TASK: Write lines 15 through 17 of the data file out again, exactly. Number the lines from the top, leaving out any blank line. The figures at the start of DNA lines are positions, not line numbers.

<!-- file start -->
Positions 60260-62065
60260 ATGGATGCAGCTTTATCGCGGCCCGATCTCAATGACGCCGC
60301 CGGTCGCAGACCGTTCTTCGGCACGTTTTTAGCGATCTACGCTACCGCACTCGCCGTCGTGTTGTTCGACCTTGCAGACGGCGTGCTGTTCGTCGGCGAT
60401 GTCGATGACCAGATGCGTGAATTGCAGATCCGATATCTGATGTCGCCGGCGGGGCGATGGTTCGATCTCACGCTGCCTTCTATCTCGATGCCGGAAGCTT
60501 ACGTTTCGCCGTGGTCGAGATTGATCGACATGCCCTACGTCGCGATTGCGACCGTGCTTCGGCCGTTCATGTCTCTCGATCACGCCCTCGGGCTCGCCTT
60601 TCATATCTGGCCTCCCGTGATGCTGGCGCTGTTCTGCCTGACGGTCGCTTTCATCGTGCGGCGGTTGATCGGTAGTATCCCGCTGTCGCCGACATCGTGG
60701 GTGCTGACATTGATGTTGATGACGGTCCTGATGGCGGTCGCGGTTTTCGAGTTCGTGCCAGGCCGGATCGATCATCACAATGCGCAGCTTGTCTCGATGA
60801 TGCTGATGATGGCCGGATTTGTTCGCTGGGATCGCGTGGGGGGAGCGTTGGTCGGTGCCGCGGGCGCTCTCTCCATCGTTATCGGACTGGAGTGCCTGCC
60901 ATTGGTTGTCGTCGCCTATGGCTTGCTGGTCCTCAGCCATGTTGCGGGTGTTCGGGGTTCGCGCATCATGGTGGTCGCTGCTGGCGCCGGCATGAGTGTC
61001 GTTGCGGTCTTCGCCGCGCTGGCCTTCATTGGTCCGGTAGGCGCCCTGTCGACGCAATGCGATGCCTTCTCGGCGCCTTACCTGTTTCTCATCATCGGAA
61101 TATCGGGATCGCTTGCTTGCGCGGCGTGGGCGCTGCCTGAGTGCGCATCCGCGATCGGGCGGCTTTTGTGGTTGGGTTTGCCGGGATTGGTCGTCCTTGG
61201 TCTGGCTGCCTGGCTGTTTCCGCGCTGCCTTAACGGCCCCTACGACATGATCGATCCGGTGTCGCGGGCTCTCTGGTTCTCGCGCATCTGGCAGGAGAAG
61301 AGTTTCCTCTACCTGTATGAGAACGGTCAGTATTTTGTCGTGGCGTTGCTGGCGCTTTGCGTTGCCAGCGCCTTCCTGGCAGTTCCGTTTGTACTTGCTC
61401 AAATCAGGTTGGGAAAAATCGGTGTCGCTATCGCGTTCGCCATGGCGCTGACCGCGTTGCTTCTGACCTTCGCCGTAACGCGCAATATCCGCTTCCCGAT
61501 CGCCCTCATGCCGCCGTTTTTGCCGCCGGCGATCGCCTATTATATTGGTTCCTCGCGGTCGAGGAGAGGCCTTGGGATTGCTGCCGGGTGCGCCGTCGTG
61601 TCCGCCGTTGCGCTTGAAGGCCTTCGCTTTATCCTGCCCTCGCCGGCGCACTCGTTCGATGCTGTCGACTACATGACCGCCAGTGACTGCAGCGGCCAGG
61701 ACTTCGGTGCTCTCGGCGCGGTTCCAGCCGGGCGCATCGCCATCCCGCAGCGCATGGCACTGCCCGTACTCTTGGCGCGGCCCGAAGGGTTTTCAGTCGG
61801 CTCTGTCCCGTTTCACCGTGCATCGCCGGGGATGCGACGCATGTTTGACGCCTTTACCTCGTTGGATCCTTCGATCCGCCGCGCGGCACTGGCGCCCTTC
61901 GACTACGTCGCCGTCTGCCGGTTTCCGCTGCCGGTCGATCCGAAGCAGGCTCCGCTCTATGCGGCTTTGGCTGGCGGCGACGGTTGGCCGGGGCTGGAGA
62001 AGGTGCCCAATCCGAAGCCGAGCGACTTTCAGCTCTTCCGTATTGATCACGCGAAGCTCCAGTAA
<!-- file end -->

61501 CGCCCTCATGCCGCCGTTTTTGCCGCCGGCGATCGCCTATTATATTGGTTCCTCGCGGTCGAGGAGAGGCCTTGGGATTGCTGCCGGGTGCGCCGTCGTG
61601 TCCGCCGTTGCGCTTGAAGGCCTTCGCTTTATCCTGCCCTCGCCGGCGCACTCGTTCGATGCTGTCGACTACATGACCGCCAGTGACTGCAGCGGCCAGG
61701 ACTTCGGTGCTCTCGGCGCGGTTCCAGCCGGGCGCATCGCCATCCCGCAGCGCATGGCACTGCCCGTACTCTTGGCGCGGCCCGAAGGGTTTTCAGTCGG